Sinews of War and Peace: The Politics of Economic Aid to Britain, 1939-1945

By Mackenzie, Hector | International Journal, Fall 1999 | Go to article overview
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Sinews of War and Peace: The Politics of Economic Aid to Britain, 1939-1945


Mackenzie, Hector, International Journal


Canadians have become accustomed to a relatively high level of national income, largely sustained by Canada's trade with the rest of the world. The foundations for that economic activity were laid during and after the Second World War, when memories of the Great Depression and its dire consequences for the Canadian economy were still vivid. Exports in wartime and after were seen as vital to Canada's recovery, to its contribution to victory, and to its plans for the postwar world. Scholarly attention has tended to focus on the options in commercial policy.(f.1) And there is no doubt that bilateral and multilateral trade agreements and commitments framed the choices and influenced the results. Perhaps understandably, less heed has been paid to the extraordinary financial aid advanced by the Canadian government in wartime and after, which underwrote the shipment overseas of Canadian goods. Yet, especially in the vital period of war and reconstruction, funding for Canadian exports, whether war goods or peacetime products, had a much more immediate and comprehensive impact on Canada's international trade. The prospects for access to overseas markets after the war also became increasingly important in reckoning the assistance Canada would provide to its allies and how it would be distributed. Enlightened self-interest shaped the unprecedented programme of postwar lending, initiated in wartime, whereby Canada underwrote its exports in a time of economic instability and uncertainty. In the calculations of Canadian largesse, the critical and often problematic destination for Canadian production was the principal recipient of Canadian aid, the United Kingdom.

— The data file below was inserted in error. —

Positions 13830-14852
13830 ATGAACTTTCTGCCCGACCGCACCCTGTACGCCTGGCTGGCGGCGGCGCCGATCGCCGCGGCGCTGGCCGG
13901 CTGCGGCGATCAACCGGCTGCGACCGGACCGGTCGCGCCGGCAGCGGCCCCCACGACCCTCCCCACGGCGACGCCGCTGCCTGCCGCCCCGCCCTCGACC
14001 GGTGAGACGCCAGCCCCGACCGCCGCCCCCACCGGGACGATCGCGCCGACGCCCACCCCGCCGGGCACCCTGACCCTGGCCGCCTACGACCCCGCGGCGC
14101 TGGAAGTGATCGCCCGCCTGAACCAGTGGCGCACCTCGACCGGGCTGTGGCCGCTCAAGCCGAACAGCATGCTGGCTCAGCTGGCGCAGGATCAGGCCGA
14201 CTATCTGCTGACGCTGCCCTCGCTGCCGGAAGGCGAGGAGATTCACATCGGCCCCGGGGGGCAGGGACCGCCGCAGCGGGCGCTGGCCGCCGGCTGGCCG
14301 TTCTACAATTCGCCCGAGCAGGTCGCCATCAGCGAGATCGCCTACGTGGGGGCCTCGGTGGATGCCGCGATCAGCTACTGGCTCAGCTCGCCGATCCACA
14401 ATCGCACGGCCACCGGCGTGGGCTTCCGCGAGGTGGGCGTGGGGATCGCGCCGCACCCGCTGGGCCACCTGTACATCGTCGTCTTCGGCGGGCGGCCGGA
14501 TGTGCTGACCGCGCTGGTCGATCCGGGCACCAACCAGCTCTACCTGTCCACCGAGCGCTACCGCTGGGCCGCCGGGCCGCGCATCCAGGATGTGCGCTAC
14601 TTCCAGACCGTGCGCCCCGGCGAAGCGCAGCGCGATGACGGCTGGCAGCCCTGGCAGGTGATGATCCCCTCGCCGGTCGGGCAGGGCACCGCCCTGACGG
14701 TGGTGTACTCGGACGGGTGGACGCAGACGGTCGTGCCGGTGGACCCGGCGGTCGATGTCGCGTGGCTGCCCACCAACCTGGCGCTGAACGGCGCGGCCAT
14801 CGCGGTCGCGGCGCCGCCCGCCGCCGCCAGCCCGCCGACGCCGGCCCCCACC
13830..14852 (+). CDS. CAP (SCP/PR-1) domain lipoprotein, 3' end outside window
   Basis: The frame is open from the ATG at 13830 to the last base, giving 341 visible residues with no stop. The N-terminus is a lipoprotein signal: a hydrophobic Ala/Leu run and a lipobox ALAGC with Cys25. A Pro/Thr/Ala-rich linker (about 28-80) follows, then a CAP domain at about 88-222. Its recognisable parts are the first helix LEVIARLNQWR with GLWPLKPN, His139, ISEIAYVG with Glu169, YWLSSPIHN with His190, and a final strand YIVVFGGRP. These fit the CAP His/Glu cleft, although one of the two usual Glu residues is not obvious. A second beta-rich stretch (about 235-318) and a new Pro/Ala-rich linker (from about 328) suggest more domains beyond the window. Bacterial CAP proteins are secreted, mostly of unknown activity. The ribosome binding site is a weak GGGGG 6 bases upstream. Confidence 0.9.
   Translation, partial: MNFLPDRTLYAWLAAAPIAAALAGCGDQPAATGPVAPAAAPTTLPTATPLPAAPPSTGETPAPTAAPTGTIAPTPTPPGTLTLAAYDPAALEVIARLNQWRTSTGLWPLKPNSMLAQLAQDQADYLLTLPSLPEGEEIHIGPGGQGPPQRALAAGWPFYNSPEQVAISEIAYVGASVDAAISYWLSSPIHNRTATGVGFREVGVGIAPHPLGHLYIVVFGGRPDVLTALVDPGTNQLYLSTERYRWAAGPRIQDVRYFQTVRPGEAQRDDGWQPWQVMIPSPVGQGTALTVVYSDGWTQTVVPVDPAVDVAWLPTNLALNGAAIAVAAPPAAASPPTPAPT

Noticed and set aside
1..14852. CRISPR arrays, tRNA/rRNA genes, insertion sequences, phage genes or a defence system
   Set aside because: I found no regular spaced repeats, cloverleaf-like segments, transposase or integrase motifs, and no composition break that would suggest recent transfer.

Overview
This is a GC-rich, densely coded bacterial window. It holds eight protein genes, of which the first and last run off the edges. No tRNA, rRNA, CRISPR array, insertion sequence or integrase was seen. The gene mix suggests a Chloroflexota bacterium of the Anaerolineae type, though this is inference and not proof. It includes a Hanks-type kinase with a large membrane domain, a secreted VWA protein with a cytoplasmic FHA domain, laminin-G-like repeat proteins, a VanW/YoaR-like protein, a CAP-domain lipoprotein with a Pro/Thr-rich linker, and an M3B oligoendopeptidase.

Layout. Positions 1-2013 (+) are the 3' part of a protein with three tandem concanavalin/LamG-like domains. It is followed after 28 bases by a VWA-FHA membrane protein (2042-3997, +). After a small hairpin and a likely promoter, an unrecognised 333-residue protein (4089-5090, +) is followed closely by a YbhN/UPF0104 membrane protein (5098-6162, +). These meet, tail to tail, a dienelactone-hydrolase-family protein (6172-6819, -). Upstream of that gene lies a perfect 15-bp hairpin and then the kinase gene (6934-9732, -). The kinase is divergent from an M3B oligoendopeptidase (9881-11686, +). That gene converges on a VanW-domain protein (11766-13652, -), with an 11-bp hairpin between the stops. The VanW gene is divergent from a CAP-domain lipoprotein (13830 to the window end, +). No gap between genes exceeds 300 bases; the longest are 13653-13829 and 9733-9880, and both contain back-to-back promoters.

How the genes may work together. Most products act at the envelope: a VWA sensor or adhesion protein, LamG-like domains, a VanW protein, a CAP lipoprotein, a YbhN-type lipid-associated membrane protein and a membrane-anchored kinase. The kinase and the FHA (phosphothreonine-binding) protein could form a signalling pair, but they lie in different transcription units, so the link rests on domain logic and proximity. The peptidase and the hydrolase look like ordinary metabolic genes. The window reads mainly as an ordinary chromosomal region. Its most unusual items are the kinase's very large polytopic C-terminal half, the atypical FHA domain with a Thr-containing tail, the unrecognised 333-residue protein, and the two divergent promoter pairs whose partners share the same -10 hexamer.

The Second World War stimulated an economic boom in Canada. In response to British and other allied demands for munitions, food, raw materials, and other supplies, Canada's economy expanded dramatically; its gross national product more than doubled in six years. As a direct consequence of its war production, Canada became the fourth industrial power of the wartime alliance and the second largest exporting nation. But the question of payment complicated the picture. Though Canada went to war, as Prime Minister W.L. Mackenzie King put it, 'at the side of Britain,'(f.2) it was a dollar Dominion in a sterling Empire and Commonwealth. Little more than a year after war began, Britain's reserves of hard currency had been spent. Thus, Canadian output for the common cause depended on Ottawa's willingness and ability to finance British requirements in Canada. That assistance took various forms -- repatriation of British holdings of Canadian securities in the early months, loans and grants later, and finally Mutual Aid -- and amounted to considerably more than $5,000 million for British needs in wartime.

Although Canada eventually became an 'arsenal for the British Empire' as envisaged at the 1937 Imperial Conference,(f.3) the beginnings were inauspicious. When Canada declared war on 10 September 1939, only one factory was producing munitions for the United Kingdom and no arrangements had been made to pay for British orders in Canada. However insufficient its preparations and tentative its prewar commitments, the Canadian government was determined to support Britain against Germany, when war became unavoidable. In late August 1939, cabinet considered 'the extent of participation,' not the fact. Ernest Lapointe, the justice minister, asserted that Canada would assist its European allies to 'the limit of our resources.' The definition of that 'limit' would come to preoccupy Canadian authorities. Moreover, Lapointe cautiously added that 'we should say and do nothing that would divide the country.' National unity was likewise an obsession of the prime minister.(f.4)

In the first nine months of war, politics and economy were challenged only occasionally by military events. With uncertainty about the implications of the conflict and the part Canada was expected to play in it, 'limited liability' became a watchword in Ottawa.

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